A love let­ter to the East

The Myanmar Times - - The Pulse -

TO be in love with a whole con­ti­nent seems ex­trav­a­gant. But since child­hood, Asian cul­tures – whether still liv­ing, like that of Ja­pan’s Ky­oto, or lost in jun­gle ru­ins like Angkor Wat – fas­ci­nated and made me in­tensely cu­ri­ous. Fa­tally, there was a world map on the wall of my boy­hood class­room, and it ob­sessed me while I should have been study­ing maths.

You might have thought I’d be put off trav­el­ling for good. My fa­ther was a mil­i­tary diplo­mat in the US and Canada just af­ter the Sec­ond World War, but I was sent to board­ing school in Eng­land, and crossed the At­lantic for hol­i­days on fourengine Stra­tocruis­ers that re-fu­elled at ev­ery air­port. I was se­ri­ally air­sick and still equate Shan­non and Reyk­javik with throw­ing up.

But I came to be­lieve that home was bor­ing and abroad was ex­cit­ing. This was the 1940s, and I was com­ing from a war-dulled Eng­land to the neon lights of Times Square and the great lakes and rivers of Canada. Na­tive Amer­i­cans be­came an ob­ses­sion too. Not to men­tion al­li­ga­tors.

Asia, of course, is a larger and more var­ied con­ti­nent than any other. I love its chal­lenge. Europe is com­fort­able to me, whereas Asia both in­vites and re­sists un­der­stand­ing. The first Asian coun­try I en­coun­tered was Ja­pan, and I was trans­fixed by the be­hav­iour of ev­ery­day peo­ple in Tokyo streets, in­hab­it­ing a su­per­fi­cially Western­ised city but a cul­ture enig­matic to me.

I’ve trav­elled in al­most ev­ery Asian coun­try. But when peo­ple ask me my favourite, I find my­self an­swer­ing sadly: Syria. In 1965, I lived with an Arab fam­ily on the bib­li­cal Street Called Straight in Da­m­as­cus for a while. It was a hal­cyon time for me – and per­haps for the city. Its peo­ple were in­tox­i­cat­ingly hos­pitable to this naive and en­thu­si­as­tic young man. But of course na­tive hos­pi­tal­ity is a travel cliche. It can blind you. The im­por­tant re­al­ity is not how a peo­ple treat the stranger, but how they treat one an­other.

To­day peo­ple may equate Asia with dan­ger. Places once mar­vel­lously ac­ces­si­ble – Syria, Afghanistan, north Pak­istan, Kash­mir – are largely off lim­its. But re­gions pre­vi­ously half closed off – Rus­sia, China – have opened up even to the in­de­pen­dent trav­eller. So as the blinds come down on one re­gion, they lift on an­other.

When you grow fa­mil­iar with a coun­try, you tend to ac­cept its dan­ger. This can be risky. I crossed from Uzbek­istan into Afghanistan in 2006, then trav­elled west across a land split be­tween war­lords and left­over Tal­iban. It was when I reached the edge of a re­gion where the last for­eign­ers – work­ing for Médecins sans Fron­tières – had been mur­dered that I re­alised how dan­ger had crept up on me, and that it was time to stop.

Old trav­ellers moan that ev­ery­thing has been ru­ined by tourism. There’s an il­lu­sion that the world has shrunk, first through global travel, then through the in­ter­net. But once you’re off the beaten track, and away from fa­mil­iar trans­port, things re­vert to their old di­men­sions. Some of my favourite cities have been ru­ined not by tourism, but by war.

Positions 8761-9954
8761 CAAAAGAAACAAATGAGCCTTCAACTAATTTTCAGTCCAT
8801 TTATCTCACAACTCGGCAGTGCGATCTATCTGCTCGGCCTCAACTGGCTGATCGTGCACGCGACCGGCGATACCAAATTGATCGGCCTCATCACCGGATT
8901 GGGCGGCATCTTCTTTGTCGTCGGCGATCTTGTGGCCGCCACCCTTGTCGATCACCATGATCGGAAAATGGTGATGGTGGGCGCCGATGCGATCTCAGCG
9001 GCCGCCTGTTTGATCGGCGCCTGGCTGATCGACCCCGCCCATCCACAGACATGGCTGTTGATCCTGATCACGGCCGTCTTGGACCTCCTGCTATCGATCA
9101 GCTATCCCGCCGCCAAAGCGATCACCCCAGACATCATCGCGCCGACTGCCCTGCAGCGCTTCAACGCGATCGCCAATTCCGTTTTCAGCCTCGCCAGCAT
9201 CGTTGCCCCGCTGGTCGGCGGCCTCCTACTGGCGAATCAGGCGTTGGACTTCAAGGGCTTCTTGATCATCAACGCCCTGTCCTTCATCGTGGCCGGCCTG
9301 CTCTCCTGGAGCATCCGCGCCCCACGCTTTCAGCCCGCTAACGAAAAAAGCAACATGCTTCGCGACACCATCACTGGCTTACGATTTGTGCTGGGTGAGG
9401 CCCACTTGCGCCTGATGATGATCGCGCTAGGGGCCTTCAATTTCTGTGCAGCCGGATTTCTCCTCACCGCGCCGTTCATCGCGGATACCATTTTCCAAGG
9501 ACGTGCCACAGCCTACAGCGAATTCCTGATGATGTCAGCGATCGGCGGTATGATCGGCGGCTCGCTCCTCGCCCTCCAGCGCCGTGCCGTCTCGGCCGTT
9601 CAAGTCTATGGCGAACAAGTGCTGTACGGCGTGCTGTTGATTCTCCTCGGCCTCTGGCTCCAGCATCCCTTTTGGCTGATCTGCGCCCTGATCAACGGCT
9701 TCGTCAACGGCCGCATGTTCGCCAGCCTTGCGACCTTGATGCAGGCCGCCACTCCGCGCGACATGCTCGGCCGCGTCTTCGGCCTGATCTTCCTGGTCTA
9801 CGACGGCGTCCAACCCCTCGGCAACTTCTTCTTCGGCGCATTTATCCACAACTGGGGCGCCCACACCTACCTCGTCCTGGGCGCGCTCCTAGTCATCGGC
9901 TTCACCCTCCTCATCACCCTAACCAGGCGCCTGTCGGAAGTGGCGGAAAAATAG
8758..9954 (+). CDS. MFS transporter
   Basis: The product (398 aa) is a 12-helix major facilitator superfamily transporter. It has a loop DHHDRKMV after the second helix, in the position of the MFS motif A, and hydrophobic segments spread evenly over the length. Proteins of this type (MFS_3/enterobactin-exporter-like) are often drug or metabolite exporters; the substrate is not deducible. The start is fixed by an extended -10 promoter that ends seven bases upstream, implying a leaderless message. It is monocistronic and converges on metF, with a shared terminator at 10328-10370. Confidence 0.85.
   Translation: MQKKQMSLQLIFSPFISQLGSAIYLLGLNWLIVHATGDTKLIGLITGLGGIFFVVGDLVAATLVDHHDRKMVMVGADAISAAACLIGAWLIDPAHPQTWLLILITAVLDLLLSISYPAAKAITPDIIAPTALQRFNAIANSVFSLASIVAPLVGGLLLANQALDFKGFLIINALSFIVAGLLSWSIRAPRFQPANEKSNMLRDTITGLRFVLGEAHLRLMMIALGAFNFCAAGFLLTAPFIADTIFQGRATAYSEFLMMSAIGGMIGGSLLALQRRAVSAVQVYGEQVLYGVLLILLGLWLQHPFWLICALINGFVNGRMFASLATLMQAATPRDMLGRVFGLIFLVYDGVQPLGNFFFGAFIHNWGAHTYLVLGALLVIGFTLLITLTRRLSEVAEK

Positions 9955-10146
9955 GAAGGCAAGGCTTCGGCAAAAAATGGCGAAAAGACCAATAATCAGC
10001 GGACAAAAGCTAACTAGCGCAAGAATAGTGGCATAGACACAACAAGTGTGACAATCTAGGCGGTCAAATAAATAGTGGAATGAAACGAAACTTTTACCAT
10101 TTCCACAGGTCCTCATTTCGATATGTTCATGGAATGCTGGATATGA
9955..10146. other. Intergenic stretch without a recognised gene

Tourism is also ac­cused of killing off na­tional cuisines. Peo­ple cite the ho­mogeni­sa­tion of the in­ter­na­tional menu or the French tol­er­ance of Mc­Don­ald’s. But cuisines can also re­vive: 40 years ago in China the restau­rants were wretched, but now they can be su­perb. They are also be­guil­ingly var­ied, es­pe­cially in the south. As re­cently as 1986 I ate in a “wild game restau­rant” which served lit­tle but snake, dog, cat and mon­key brains. I chose cat. I was un­sure what sort of cat this was, but noted its Chi­nese name. Its meat was dark and rich. Later a Bri­tish diplo­mat, who had served in Myan­mar, told me I had eaten a bin­tur­ong – a kind of ar­bo­real civet – and that I shouldn’t re­gret it. He had adopted one as a pet, and it rou­tinely shat all over him.

There are still coun­tries I’d love to visit. My only ven­ture to sub-Sa­ha­ran Africa was when I en­tered a refugee camp in Malawi on re­search for my novel Night of Fire. I had planned to spend a week here, but this voyeurism dis­turbed me, and I man­aged only three days. I could never have un­der­stood the de­tail and feel of the camp – its bru­tally cramped quar­ters, its heart­break­ing per­ma­nence – from read­ing or the in­ter­net. Men­tally and emo­tion­ally, it was vi­tal to be there.

I still feel am­biva­lent about trav­el­ling. My car­bon foot­print doesn’t bear think­ing of, but I feel that the phys­i­cal in­ter­change of peo­ples must be a soft­en­ing fac­tor in to­day’s mount­ing xeno­pho­bia, and travel still a kind of un­der­stand­ing. The Iraq war would not, I sus­pect, have been pros­e­cuted if Amer­i­can politi­cians had ever spent a hol­i­day among the cafes of Bagh­dad.

Af­ter nearly 60 years of trav­el­ling I have an over­flow­ing bank of mem­ory. When much else has faded, I will not for­get the un­der­wa­ter uni­verse of the In­done­sian coral reefs; or the brave laugh­ter of dis­si­dents in Soviet Rus­sia; or the an­cient city of Ba­gan ris­ing into view across the Ir­rawaddy river in Myan­mar, with the spires of 500 tem­ples above the misted jun­gle.

Photo: RJ Vogt

The tem­ples of Ba­gan are one of many rea­sons to love Asia.

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